In the glow of American success in the Gulf, one heard many echoes of President George Bush's famous comment that "The specter of Vietnam has been buried forever in the desert sands of the Arabian peninsula." Certainly in terms of time we are indeed putting Vietnam behind us. We are now thirty-two years past the escalation of 1965; those standing at the outset of the Second World War were only twenty-five years away from the beginning of the Great War, while the U.S. Marines coming ashore at Danang in 1965 were only twenty years distant from the end of the Second World War. By the turn of the century, time will have washed virtually all of the Vietnam experience out of the officer corps of the various services; only very senior generals will have had that experience.

With the passing of the Vietnam War generation, another major shift in the cultural and intellectual framework of the American military is occurring. The Clausewitzian universe is under attack by a new generation with no experience in Vietnam. A leader in this attack is Admiral William Owens, recently the vice chairman of the Joint Chiefs of Staff. Owens has made extraordinary claims that: "Technology could enable U.S. military forces in the future to lift the 'fog of war'. . . . Battlefield dominant awareness--the ability to see and understand everything on the battlefield--might be possible.

When you look at areas such as information warfare, intelligence, surveillance, reconnaissance and command and control, you see a system of systems coming together that will allow us to dominate battlefield awareness for years to come. . . . And while some people say there will always be a 'fog of war', I know quite a lot about these programs.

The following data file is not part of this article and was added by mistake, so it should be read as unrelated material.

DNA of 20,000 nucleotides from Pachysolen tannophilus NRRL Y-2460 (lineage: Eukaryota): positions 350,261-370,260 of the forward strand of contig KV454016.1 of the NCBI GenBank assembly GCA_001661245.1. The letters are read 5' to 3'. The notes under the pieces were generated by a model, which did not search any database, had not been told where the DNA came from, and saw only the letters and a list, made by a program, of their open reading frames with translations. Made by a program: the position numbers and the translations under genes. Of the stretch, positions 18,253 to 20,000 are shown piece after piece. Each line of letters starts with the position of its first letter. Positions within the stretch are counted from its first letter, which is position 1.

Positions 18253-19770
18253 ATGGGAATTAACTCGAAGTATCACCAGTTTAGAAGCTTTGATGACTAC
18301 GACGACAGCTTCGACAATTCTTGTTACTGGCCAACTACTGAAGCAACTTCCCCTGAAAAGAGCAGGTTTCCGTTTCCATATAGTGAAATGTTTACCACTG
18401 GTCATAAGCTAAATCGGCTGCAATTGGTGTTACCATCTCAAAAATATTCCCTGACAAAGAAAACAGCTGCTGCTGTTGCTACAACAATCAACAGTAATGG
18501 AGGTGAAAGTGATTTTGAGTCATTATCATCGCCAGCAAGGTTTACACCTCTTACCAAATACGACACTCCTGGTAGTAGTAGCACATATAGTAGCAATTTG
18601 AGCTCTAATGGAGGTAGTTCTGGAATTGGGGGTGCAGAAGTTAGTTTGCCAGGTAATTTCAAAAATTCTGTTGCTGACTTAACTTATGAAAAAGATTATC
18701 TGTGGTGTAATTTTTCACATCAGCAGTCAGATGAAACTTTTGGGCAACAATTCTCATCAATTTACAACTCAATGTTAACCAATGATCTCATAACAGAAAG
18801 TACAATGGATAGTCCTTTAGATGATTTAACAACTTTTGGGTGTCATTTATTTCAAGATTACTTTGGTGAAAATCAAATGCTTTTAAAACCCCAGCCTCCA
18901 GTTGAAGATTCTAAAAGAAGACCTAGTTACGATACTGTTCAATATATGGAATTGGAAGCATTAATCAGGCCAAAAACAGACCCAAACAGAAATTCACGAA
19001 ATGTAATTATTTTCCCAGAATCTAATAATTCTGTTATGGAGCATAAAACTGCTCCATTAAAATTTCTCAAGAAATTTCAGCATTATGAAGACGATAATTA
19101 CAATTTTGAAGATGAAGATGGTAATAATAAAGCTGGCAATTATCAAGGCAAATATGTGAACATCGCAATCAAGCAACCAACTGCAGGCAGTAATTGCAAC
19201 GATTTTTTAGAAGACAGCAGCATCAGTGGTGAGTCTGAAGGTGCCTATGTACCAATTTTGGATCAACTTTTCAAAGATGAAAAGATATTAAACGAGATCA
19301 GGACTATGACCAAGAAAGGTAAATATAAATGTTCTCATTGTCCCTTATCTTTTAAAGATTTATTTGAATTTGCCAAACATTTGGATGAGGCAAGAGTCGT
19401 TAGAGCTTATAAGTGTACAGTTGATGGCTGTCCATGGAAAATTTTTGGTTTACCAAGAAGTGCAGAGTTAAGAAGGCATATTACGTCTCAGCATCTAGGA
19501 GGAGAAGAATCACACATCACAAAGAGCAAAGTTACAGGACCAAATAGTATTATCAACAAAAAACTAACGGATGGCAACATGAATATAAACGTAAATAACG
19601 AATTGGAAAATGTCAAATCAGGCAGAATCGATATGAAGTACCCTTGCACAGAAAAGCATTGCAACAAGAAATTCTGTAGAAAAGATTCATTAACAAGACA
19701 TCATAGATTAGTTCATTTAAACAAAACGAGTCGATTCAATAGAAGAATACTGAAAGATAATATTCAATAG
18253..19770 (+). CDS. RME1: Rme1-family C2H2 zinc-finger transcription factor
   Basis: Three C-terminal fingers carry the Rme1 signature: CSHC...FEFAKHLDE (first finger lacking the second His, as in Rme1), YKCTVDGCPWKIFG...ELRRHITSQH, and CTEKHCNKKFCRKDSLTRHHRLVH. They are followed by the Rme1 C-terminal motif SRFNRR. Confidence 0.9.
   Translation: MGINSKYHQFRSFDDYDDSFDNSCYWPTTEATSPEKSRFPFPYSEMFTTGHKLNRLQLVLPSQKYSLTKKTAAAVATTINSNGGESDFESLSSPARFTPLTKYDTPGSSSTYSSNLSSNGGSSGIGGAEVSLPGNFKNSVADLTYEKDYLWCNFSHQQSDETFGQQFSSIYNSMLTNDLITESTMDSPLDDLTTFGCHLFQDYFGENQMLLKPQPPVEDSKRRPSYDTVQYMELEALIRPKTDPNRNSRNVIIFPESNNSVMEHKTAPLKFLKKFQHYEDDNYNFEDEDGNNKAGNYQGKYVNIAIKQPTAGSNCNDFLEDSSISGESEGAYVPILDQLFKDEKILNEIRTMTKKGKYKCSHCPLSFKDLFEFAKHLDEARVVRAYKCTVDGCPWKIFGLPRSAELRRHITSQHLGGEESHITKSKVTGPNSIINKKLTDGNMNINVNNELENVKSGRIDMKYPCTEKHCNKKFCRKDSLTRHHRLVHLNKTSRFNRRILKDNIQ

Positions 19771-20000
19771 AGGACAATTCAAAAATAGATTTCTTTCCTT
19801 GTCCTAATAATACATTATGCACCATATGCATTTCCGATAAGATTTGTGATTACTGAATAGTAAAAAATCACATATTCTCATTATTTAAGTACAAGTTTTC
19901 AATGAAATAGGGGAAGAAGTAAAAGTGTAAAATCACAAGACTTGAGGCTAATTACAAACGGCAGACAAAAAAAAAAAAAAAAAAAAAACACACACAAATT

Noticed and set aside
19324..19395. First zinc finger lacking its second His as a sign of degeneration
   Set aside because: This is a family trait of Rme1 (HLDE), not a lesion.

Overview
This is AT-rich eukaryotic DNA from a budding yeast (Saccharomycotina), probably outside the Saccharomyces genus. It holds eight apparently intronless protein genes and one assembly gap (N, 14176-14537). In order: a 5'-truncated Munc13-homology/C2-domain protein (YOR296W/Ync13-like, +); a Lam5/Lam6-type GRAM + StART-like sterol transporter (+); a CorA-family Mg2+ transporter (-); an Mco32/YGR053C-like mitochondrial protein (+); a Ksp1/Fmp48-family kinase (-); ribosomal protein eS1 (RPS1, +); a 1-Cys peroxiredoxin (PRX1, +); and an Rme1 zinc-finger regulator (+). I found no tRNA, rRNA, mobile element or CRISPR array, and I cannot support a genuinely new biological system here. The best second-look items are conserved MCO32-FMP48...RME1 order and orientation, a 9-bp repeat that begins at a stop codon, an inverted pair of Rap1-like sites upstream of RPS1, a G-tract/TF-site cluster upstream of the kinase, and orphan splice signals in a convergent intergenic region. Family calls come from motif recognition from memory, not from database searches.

The emerging system of systems promises the capacity to use military force without the same risks as before--it suggests we will dissipate the 'fog of war.'"

Owens is not alone; his views represent a major trend in the culture of the American military. This new Weltanschauung represents in essence a return to the McNamara paradigm, a belief that American technological superiority will allow U.S. forces to achieve quick, easy victories over their opponents with relatively few casualties. The air force is leading the charge toward the technological utopia of "battlespace dominance"; its New World Vistas suggests: "The power of the new information systems will lie in their ability to correlate data automatically and rapidly from many sources to form a complete picture of the operational area, whether it be a battlefield or the site of a mobility operation." But the air force is not alone. In 1995 a senior army general announced to a group of marine officers that "the digitization of the battlefield means the end of Clausewitz." And just recently the army chief of staff has commented that if the U.S. Army had possessed the information technologies available today, the United States might well have prevailed in Vietnam.

These trends have again found a receptive echo in the academic world, not surprisingly among political scientists. This past April the recently retired Admiral Owens collaborated with the dean of the Kennedy School of Government at Harvard, Joseph S. Nye, Jr., on an article that transferred Owens' arguments about battlespace dominance to the world of international affairs: "This information advantage can help deter or defeat traditional military threats at relatively low cost. . . . [It] can strengthen the intellectual link between U.S. foreign policy and military power and offer new ways of maintaining leadership in alliances and ad hoc coalitions. . . . America's emerging military capabilities . . . offer, for example, far greater pre-crisis transparency. If the United States is willing to share this transparency, it will be better able to build opposing coalitions before aggression has occurred. But the effect may be more general, for all nations now operate in an ambiguous world, a context that is not entirely benign or soothing."

The danger in the belief that technology will offer us total battlespace and foreign policy dominance in the next century does not lie in the technology itself. Technology can indeed offer us substantial leverage against future opponents. What is dangerous about the new technocratic view is the same thing that was dangerous about the older version: It is wholly disconnected from what others think, want, and can do. Precisely because we Americans have a long track record of overestimating our technological superiority and underestimating the ability of our opponents to short-circuit our advantages, this is a form of hubris we cannot afford to indulge again. This is also why many of the overtones we hear today about the coming "revolution in military affairs" are so disheartening.